The Science of Mindfulness

Happiness is not just a fleeting thing, what we repeatedly sense and feel is sculpting our neural structure. Neurons that fire together, wire together – which effectively means that mental states become neural traits.

What most people don’t know is that the brain has acquired its capabilities and tendencies over millions of years and it has developed with a negativity bias. This bias was born from the need to survive: our ancestors could make two kinds of mistakes 1) thinking there was a tiger in the bushes when there wasn’t one and 2) thinking there were no tigers in the bush when there actually was one. The cost of the first one was needless anxiety the cost of the second one was death.

The brain has therefore evolved in such a way that negative stimuli are perceived more rapidly and easily than positive stimuli. For example, if twenty things go right today and one thing goes wrong we focus on the thing that goes wrong.

Not only do we have a negativity bias but because of the way the mind works stress also becomes a vicious cycle. When you have a stressful situation the amygdala commands your hippocampus to prioritise this stressful situation for storage – even marking new baby neurons to be in effect forever fearful.

Over time negative experiences make the amygdala even more sensitive to the negative. This snowballing effect occurs because the cortisol that is triggered to be released into the bloodstream flows to the brain where it stimulates and strengthens the amygdala. Now the alarm bell of the brain rings more easily and more loudly. The cortisol also weakens and eventually kills cells in your hippocampus – gradually shrinking it – this is a problem because the hippocampus helps you put things in perspective while calming down your amygdala and slowing the release of cortisol.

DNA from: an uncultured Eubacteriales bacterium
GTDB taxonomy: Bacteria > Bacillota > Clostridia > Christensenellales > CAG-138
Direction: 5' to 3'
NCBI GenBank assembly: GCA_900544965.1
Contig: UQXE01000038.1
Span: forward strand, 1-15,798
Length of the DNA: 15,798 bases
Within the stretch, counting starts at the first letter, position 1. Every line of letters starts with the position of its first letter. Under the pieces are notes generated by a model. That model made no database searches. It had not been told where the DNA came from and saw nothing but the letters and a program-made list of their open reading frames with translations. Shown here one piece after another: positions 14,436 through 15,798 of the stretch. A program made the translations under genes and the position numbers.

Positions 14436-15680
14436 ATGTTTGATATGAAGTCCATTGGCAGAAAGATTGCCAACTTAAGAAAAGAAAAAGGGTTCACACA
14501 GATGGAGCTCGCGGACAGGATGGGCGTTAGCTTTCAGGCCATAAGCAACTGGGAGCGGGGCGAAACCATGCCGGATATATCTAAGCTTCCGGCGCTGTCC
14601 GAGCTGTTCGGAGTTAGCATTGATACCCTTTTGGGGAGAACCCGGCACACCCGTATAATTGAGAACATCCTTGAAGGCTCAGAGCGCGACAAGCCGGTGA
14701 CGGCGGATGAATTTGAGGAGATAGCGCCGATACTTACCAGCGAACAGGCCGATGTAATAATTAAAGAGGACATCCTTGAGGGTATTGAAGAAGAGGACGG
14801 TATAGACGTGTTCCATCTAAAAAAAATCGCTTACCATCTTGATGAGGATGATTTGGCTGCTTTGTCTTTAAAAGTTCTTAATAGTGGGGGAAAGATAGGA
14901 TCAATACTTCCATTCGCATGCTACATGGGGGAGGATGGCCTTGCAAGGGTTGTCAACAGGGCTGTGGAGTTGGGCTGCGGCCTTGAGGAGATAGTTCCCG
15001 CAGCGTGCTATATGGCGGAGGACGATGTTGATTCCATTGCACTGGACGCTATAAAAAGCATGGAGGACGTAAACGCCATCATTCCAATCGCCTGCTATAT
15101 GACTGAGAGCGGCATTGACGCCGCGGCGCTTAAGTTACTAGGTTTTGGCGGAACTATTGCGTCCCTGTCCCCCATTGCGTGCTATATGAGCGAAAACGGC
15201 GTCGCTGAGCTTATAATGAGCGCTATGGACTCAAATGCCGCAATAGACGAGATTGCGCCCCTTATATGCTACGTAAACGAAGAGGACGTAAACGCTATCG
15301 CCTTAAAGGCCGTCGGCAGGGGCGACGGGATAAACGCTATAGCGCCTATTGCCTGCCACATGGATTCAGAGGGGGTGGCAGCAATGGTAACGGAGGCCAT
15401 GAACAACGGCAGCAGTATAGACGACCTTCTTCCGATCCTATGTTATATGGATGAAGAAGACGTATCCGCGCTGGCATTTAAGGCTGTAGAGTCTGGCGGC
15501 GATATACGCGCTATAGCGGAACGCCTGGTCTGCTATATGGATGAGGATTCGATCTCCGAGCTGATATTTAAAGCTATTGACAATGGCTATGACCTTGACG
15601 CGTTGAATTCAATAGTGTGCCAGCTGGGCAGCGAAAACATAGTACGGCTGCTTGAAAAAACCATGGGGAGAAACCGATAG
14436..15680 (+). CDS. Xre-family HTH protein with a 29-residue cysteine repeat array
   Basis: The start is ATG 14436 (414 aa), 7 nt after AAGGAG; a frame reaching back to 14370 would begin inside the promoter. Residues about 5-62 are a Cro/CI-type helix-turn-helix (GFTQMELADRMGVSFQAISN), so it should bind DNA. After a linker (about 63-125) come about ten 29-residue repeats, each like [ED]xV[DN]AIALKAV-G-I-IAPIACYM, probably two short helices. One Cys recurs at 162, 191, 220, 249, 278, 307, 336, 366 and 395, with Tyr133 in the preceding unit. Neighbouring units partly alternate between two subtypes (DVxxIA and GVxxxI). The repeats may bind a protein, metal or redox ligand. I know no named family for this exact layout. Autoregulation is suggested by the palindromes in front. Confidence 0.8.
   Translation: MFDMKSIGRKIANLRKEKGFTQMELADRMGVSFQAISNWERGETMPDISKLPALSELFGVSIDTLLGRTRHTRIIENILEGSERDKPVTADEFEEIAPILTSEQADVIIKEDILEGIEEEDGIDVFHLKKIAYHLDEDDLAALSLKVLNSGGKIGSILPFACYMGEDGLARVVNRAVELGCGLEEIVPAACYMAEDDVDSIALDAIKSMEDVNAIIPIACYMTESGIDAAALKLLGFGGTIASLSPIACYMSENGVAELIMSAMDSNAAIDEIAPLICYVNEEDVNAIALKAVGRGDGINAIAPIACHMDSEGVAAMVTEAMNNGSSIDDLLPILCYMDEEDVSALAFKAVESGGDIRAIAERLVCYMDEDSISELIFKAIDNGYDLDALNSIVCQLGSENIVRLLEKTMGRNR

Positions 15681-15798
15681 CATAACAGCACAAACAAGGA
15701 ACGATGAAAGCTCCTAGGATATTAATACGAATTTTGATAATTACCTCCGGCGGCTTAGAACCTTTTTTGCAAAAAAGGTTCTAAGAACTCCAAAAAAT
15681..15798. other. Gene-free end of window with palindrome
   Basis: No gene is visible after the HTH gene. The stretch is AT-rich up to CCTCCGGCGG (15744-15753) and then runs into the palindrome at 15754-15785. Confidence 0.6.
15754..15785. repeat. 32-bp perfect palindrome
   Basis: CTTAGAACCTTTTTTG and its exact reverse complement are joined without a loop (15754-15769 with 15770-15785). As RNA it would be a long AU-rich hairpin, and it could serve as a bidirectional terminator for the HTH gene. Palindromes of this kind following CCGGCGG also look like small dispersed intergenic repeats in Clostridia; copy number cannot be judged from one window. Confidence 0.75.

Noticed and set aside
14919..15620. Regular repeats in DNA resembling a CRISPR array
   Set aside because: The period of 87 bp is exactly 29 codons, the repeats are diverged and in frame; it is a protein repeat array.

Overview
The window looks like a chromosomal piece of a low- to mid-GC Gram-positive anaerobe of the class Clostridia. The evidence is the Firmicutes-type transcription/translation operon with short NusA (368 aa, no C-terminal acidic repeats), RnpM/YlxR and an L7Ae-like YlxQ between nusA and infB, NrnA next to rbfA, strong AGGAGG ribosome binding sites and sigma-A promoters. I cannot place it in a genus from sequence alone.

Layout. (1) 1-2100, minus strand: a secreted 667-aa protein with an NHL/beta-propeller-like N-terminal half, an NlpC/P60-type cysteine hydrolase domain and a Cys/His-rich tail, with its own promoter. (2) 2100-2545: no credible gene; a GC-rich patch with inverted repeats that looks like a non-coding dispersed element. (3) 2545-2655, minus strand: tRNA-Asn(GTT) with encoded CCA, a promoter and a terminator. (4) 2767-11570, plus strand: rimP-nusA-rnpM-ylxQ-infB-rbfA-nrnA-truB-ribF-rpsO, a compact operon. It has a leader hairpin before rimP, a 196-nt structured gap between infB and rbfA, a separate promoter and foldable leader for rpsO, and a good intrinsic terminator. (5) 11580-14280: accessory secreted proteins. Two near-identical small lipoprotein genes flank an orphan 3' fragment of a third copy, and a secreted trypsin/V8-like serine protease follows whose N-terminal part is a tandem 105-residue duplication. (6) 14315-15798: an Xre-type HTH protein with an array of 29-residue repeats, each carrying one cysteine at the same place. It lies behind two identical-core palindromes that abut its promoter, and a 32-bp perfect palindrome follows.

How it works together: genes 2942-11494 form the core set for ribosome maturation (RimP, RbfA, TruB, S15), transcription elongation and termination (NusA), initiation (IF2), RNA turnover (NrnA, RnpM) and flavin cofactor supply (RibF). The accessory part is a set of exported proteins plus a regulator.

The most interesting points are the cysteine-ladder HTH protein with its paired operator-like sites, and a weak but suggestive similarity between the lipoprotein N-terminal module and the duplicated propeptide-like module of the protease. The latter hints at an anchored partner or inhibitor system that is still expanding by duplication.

So now it is harder to put one thing going wrong in the context of many things going right, plus it is harder to settle down the runaway amygdala and hypothalamus. Consequently, feeling stressed, worried, irritated or hurt today makes to more vulnerable to feeling more stressed, worried, irritated or hurt tomorrow. Negativity leads to negativity.

Due to our negativity bias negative experiences are swiftly encoded in neural structure. You may not feel awful, you may just carry around a background sense of being tense, inadequate or uneasy. However, the good news is that we can retrain the brain by repeatedly internalising positives experiences and hardwiring them into our brain.

So we have to deliberately practice happiness and the more we do, the more we hardwire it into our psyche. So enjoying your pleasure and thinking about it and taking it in is creating a happier way of being in your future. So enjoy what you eat, enjoy your shower, enjoy your bed – revel in your enjoyment and pleasure because it’s creating a new set point that is happier and more pleasurable.

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